April 23, 2005
WASHINGTON - Lt. Gen. Ricardo Sanchez, faulted by some for leadership failures in the Abu Ghraib prisoner abuse scandal, has been cleared by the Army of all allegations of wrongdoing and will not be punished, officials said.
Three officers who were among Sanchez's top deputies during the period of the prisoner abuse in the fall of 2003 also have been cleared. An Army Reserve one-star general has been reprimanded, and the outcome of seven other senior Army officer cases could not be learned Friday.
Sanchez, who became the senior U.S. commander in Iraq in June 2003, two months after the fall of Baghdad, has not been accused of criminal violations. It is unclear, however, whether the controversy surrounding his role in Iraq will stand in the way of his earning a fourth star. He is nearing the end of his tenure as commander of the Army's 5th Corps, based in Germany.
After assessing the allegations against Sanchez and taking sworn statements from 37 people, the Army's inspector general, Lt. Gen. Stanley E. Green, concluded that the allegations were unsubstantiated, according to officials familiar with the details of Green's probe.
Green reached the same conclusion in the cases of two generals and a colonel who worked on Sanchez's staff.
The officials who disclosed the findings spoke only on condition of anonymity because the results on Sanchez and 11 other officers who were the subject of Green's scrutiny have not yet been publicly released and Congress has not been fully briefed.
The question of accountability among senior Army and Defense Department officials who were in positions of responsibility on Iraq detention and interrogation policy has been hotly debated in Congress. Some Democrats accuse the Pentagon of foisting all the blame onto low-ranking soldiers.
In a statement issued Friday that did not mention Sanchez or other specific cases, Sen. John Warner, chairman of the Senate Armed Services Committee, said that as soon as all Pentagon assessments of accountability are complete he will hold a committee hearing "to examine the adequacy of those reviews" and to hear senior civilian and military officials address the issue.
Warner, R-Va., said he strongly agrees with one investigation report that concluded last year that commanders should be held accountable for their action or inaction and that military as well as civilian leaders in the Pentagon "share this burden of responsibility."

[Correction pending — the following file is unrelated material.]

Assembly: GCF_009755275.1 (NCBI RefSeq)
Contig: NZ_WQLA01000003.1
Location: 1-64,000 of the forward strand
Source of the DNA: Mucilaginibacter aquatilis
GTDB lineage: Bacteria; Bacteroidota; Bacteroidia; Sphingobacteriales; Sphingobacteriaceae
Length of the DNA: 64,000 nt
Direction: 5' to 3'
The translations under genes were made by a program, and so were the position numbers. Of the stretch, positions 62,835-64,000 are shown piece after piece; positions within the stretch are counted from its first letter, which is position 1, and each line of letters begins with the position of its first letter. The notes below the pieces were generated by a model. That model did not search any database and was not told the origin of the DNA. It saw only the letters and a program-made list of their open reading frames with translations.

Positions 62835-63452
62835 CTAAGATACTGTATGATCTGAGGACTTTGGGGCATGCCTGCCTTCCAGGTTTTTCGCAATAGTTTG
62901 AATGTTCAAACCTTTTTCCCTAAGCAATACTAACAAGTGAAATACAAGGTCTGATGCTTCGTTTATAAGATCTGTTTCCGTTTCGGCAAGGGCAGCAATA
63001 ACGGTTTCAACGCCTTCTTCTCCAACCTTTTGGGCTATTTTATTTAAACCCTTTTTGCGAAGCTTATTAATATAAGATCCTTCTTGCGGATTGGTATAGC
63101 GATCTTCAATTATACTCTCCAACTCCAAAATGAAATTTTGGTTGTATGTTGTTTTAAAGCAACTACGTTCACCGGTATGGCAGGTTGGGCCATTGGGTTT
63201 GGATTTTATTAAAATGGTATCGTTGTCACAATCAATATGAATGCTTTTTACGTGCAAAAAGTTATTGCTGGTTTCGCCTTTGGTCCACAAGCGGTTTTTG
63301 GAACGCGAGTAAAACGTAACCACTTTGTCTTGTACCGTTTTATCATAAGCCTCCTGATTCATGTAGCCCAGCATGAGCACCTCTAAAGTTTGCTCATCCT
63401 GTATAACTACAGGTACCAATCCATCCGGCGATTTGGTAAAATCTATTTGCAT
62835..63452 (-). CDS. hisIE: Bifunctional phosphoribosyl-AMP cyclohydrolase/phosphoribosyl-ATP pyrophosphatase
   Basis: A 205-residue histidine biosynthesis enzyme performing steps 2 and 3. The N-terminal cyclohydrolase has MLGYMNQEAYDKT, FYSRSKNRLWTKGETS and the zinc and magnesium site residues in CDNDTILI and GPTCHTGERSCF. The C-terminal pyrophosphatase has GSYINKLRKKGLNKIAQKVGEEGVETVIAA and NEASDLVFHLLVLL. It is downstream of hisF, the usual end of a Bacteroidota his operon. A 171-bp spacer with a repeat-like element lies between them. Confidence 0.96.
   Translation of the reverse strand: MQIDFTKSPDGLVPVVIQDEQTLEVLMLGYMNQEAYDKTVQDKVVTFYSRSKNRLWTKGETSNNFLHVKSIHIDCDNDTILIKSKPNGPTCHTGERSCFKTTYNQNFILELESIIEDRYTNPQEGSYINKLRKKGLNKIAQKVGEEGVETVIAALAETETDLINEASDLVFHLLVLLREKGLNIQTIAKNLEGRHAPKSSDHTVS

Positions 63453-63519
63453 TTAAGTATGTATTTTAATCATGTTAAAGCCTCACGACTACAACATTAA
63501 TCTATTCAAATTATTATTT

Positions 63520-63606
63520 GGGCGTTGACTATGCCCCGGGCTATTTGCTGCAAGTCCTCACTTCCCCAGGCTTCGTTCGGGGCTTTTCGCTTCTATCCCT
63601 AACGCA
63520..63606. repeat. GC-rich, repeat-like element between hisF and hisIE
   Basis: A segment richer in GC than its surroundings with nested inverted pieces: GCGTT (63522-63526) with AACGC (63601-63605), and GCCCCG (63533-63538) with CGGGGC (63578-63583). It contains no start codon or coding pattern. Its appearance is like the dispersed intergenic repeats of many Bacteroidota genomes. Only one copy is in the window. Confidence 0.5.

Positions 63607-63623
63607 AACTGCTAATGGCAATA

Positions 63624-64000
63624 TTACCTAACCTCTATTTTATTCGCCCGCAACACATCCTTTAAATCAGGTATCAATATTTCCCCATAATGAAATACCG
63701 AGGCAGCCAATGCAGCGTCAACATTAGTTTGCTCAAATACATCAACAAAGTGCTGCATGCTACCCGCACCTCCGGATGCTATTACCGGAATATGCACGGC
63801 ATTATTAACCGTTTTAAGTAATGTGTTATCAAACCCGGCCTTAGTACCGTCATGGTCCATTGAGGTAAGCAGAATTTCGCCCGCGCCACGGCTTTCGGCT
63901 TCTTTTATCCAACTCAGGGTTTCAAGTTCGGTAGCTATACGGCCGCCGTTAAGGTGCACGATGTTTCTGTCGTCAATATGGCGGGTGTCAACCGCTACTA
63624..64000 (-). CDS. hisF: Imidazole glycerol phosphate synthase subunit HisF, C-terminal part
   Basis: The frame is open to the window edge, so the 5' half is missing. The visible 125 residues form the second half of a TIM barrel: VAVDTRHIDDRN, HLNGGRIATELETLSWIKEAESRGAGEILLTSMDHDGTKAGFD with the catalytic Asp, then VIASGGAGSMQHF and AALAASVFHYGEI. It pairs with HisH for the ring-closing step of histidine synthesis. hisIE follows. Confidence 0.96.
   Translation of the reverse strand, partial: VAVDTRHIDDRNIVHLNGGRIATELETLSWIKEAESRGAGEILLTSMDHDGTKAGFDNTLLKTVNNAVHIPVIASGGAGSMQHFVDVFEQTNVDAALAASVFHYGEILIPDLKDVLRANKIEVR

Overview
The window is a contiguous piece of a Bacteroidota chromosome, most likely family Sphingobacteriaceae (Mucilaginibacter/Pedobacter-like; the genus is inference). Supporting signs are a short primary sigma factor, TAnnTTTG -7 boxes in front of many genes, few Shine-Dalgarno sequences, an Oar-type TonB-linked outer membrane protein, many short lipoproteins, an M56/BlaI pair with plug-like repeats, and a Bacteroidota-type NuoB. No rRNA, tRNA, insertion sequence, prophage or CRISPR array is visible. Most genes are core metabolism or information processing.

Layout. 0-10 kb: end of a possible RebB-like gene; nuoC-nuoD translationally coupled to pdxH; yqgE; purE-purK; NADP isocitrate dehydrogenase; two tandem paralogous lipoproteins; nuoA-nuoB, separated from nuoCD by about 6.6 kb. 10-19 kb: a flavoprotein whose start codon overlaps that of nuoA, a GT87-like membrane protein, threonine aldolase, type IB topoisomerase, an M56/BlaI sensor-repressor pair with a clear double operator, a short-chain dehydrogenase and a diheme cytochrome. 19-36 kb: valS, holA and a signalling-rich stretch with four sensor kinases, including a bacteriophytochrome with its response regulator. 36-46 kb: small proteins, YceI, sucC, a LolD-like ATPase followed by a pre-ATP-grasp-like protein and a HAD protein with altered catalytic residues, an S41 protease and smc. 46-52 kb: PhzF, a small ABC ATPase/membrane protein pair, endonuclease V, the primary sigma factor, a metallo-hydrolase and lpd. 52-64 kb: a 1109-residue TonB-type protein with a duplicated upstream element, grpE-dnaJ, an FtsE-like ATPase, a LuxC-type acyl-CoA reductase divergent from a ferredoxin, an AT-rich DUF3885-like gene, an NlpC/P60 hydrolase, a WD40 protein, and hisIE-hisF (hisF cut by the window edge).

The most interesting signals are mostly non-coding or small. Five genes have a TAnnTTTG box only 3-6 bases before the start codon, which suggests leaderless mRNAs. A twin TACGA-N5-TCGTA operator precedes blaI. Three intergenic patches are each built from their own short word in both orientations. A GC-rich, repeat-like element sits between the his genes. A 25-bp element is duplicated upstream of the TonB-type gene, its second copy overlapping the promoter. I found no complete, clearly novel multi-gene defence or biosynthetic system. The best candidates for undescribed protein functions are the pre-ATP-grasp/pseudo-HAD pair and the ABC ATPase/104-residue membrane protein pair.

The office of Michigan Sen. Carl Levin, the ranking Democrat on the Senate Armed Services Committee, declined to comment on the matter.
Asked about public expectations of punishment for senior officers associated with Abu Ghraib, the Army's chief public affairs officer, Brig. Gen. Vincent Brooks, said the Army went to great lengths to make its investigations thorough and fair.
In addition to clearing Sanchez, the Army inspector general has determined that there should be no punishment given to Sanchez's former top deputy, Maj. Gen. Walter Wojdakowski; to Maj. Gen. Barbara Fast, who was Sanchez's intelligence chief in Baghdad; or to Col. Mark Warren, Sanchez's top legal adviser at the time.
In an interview Friday, three senior defense officials associated with the Green investigations cited mitigating circumstances in the Sanchez case, including the fact that his organization in Iraq, known as Combined Joint Task Force 7, initially was short of the senior officers it required. They also cited the upsurge in insurgent violence shortly after Sanchez took command and the intense pressure the military faced in hunting down Saddam Hussein.
The three officials spoke on condition of anonymity.
A separate investigation by a panel headed for former Defense Secretary James Schlesinger concluded that Sanchez should have taken stronger action in November 2003 when he realized the extent of problems among the military intelligence and military police units running Abu Ghraib.
A subsequent Army investigation, made public last summer in what was called the Kern-Fay-Jones report, concluded that although Sanchez and his most senior deputies were not directly involved in the bases at Abu Ghraib, their "action and inaction did indirectly contribute" to some abuses.
Sanchez and Wojdakowski were cited in the Kern-Fay-Jones report for failure to "ensure proper staff oversight of detention and interrogation operations" in Iraq, specifically at the Abu Ghraib prison where Iraqi detainees were physically abused and sexually humiliated by military police and intelligence soldiers in fall 2003.